Scientists believe they may have discovered why a poor diet during pregnancy appears to raise the chances of having an obese child.
Diet in pregnancy is crucial
Research on mice shows the offspring of underfed mothers experience a premature surge of the appetite-controlling hormone leptin shortly after birth.
Experts believe this surge remodels key brain circuits, disrupting the way the body regulates energy intake.
The research, by Kyoto University, is published in Cell Metabolism.
Leptin is a hormone produced by fat that appears to play an important role in keeping food intake and energy expenditure in balance, so weight is maintained at a steady level.
It is released when a person has eaten enough food to meet their needs, suppressing appetite and producing the feeling of "satiety", or fullness.
It does this by bonding with receptors in an area of the brain called the hypothalamus.
Injections of the hormone given to morbidly obese people have helped them to shed weight.
However, research has also shown that some obese people appear to be resistant to the hormone's effects, despite having high concentrations in their bloodstream.
Evidence has also suggested that a neonatal surge of leptin, which occurs early in the life of newborns, may play an important role in the formation of energy-regulating brain circuits in the hypothalamus.
In the latest study, mice born of mothers who ate 30% less than normal were small at birth and had less fat.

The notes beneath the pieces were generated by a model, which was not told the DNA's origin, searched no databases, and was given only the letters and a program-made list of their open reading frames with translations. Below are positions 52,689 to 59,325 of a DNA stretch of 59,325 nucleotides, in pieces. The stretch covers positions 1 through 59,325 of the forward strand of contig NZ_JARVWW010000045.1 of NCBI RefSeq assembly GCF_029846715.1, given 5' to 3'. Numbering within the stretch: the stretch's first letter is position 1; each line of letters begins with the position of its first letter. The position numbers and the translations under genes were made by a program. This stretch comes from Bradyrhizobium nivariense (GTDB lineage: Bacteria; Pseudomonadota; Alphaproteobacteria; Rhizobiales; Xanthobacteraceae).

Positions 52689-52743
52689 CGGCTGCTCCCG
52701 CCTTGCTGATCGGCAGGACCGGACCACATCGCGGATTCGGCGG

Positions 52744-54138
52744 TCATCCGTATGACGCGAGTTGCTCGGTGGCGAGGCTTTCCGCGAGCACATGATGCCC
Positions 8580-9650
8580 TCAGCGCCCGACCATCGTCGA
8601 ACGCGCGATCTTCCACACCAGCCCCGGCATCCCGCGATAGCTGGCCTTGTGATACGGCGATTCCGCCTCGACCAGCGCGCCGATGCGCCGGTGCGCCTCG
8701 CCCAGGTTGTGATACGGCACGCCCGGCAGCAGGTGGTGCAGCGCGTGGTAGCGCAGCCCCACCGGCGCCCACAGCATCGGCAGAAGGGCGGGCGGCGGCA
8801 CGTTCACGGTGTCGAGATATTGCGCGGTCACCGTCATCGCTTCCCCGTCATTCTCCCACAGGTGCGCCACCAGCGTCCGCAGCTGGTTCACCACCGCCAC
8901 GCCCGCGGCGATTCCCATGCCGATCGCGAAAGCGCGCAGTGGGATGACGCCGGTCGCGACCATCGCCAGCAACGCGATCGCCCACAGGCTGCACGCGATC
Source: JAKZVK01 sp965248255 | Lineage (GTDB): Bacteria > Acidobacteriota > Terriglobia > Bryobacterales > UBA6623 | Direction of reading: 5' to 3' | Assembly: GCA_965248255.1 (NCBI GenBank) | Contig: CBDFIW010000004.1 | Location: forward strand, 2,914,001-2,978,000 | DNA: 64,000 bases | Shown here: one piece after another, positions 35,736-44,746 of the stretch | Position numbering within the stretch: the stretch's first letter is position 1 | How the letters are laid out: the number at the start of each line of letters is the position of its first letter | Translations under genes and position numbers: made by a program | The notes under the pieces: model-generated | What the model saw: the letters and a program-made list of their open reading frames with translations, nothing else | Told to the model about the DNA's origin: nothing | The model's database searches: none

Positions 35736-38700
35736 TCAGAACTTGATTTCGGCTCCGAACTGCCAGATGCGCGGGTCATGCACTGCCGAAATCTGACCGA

However, the under-nourished newborns caught up with normal mice after 10 days and, when fed a high-fat diet, developed pronounced weight gain and increased leptin levels compared to normal mice on the same diet.
The under-nourished mice had lower body temperatures than normal mice - suggesting they had been programmed to conserve energy.
Analysis showed that the surge in leptin levels occurred six to eight days earlier than normal in the under-nourished animals.
When the researchers mimicked that premature leptin surge by administering the hormone to normally-fed mice, those animals also became prone to obesity upon eating a diet high in fat.
The researchers found premature exposure to a leptin surge seemed to impair the body's ability to transport the hormone around the brain.
They also found these mice were more likely to have abnormalities in the hypothalamus.
Researcher Dr Shingo Fujii said: "The present study suggests that a premature surge of leptin as a result of foetal under-nourishment can alter energy regulation by the brain and contribute to developmental origins of health and disease."
Dr Simon Langley-Evans, an expert in human nutrition at Nottingham University, said: "This theory is very feasible. There is now quite a lot of data to show that prenatal under-nutrition does have a long-term impact on many disease states."
He said animal studies had shown that the pre-natal diet had a profound impact on later eating behaviour.
For instance, rats fed a low protein diet in the womb showed a heightened desire to eat fat.
Other research had shown that a low protein diet led to changes in the density and type of cells in the hypothalamus.